"This is throat-cutting time," said Boston's Carl Yastrzemski two weeks ago before the American League East's head-to-head wars began. "I wake up every morning at 5 a.m. and can't get back to sleep. I can't wait for it to be time to go to the park.

"In a pennant race your whole life stops," said Yaz, who is 1967, 1972, 1975 and 1977 has risen to his greatest performances under September tension. "Only one thing matters - the next game."

Baseball is customarily a leisurely game. Mistakes even out. Slumps and streaks are ground down inexorably to lifetime averages. "When I'm hitting 300," says New York's Reggie Jackson, "I know something bad is probably coming. When you've hit 265 for 10 years, you know that's who you are."

But in September averages mean nothing, only the moment counts. Nevertheless, players are still bedeviled by past performance.

"It's hard to forget you're a 235 career hitter," said the O's Mark Belanger two weeks ago. "But for pitchers it may be even harder. I hope Rudy May doesn't start thinking about how he's been a 500 pitcher all his life (actually 105-116). We need him to think like a 20-game winner won."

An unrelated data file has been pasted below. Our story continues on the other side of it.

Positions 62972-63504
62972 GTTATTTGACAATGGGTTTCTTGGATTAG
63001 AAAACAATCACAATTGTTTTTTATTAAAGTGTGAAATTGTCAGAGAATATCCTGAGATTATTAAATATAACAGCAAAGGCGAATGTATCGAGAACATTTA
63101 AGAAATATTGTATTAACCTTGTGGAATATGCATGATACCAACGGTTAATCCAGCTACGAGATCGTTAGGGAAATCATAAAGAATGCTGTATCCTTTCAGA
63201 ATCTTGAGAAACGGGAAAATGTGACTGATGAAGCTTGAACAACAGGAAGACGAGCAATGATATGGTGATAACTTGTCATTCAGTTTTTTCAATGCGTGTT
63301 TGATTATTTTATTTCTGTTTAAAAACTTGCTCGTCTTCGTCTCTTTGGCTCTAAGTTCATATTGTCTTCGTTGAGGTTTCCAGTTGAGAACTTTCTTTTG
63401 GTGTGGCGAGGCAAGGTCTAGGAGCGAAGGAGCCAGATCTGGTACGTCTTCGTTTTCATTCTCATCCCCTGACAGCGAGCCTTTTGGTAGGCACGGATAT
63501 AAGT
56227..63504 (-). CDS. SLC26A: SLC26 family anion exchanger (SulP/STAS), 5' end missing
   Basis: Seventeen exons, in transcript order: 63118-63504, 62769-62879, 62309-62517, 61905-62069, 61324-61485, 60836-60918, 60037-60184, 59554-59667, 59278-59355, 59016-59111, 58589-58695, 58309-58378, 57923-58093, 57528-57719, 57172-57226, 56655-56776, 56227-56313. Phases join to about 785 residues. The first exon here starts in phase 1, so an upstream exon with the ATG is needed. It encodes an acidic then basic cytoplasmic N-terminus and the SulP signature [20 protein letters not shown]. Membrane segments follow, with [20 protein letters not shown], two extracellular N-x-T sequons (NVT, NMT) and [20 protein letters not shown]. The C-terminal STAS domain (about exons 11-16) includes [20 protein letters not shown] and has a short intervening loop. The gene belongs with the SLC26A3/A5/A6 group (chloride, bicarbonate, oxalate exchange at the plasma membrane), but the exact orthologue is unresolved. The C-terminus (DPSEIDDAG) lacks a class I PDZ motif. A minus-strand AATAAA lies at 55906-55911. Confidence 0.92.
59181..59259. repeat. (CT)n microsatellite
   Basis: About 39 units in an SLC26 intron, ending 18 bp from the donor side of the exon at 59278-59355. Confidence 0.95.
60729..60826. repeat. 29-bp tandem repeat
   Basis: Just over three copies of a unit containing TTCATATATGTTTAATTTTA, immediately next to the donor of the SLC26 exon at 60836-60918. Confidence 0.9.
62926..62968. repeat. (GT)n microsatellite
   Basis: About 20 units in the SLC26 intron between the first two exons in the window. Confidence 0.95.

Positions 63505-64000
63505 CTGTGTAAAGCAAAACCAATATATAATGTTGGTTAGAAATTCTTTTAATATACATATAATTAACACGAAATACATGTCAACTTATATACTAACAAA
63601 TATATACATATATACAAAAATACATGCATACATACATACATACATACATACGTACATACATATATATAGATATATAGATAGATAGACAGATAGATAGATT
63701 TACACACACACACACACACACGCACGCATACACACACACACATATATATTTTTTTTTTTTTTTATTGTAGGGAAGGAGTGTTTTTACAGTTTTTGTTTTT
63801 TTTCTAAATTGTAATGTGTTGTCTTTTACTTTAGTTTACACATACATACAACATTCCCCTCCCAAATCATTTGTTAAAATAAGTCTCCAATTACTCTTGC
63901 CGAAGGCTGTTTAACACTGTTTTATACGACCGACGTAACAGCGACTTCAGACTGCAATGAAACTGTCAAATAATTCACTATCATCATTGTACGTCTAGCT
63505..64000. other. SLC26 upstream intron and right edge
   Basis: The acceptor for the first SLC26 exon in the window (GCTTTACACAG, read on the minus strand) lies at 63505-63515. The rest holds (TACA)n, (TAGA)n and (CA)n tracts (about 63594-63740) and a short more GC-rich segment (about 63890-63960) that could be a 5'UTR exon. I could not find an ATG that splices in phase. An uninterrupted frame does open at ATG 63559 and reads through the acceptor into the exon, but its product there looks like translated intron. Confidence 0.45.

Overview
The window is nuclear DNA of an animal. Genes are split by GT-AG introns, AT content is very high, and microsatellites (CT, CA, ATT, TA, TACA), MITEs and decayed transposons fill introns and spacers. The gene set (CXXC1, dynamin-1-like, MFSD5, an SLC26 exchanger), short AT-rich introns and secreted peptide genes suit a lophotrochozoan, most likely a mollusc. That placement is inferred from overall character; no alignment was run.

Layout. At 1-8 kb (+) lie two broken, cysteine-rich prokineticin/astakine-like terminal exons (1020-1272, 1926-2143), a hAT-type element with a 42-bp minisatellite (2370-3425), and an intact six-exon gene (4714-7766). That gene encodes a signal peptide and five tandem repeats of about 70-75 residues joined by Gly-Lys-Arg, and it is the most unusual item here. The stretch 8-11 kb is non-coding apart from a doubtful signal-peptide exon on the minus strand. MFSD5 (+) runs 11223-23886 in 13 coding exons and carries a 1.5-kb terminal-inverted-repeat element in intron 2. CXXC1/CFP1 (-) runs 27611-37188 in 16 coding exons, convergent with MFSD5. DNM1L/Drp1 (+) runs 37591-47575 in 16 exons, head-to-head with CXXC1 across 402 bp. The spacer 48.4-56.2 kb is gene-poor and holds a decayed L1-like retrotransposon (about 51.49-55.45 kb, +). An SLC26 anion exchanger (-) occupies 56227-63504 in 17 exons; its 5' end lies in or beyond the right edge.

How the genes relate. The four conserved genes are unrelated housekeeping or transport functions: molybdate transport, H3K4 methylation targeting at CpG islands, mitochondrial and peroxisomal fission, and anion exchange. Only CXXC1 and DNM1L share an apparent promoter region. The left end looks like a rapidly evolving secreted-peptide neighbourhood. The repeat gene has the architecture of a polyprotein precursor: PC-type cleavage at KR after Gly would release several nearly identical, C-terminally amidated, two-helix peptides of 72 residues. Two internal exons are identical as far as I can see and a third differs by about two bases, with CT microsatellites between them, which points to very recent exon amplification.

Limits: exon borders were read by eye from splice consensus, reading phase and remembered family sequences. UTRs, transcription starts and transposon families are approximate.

At that point, May was 17-11 with his first even remote chance for 20 victories. Since, he has lost three straight, playing a major role in the Orioles' slow slippage.

"No luck. I can't get any luck," said the intelligent, genuinely distraught May after 3-1 and 3-2 losses in consecutive starts.

But some hurlers make their luck. Baltimore's Jim Palmer has only one loss in six weeks. That's a stretch run. When the other fellow gives up one run, Palmer gives up none. September demands no less.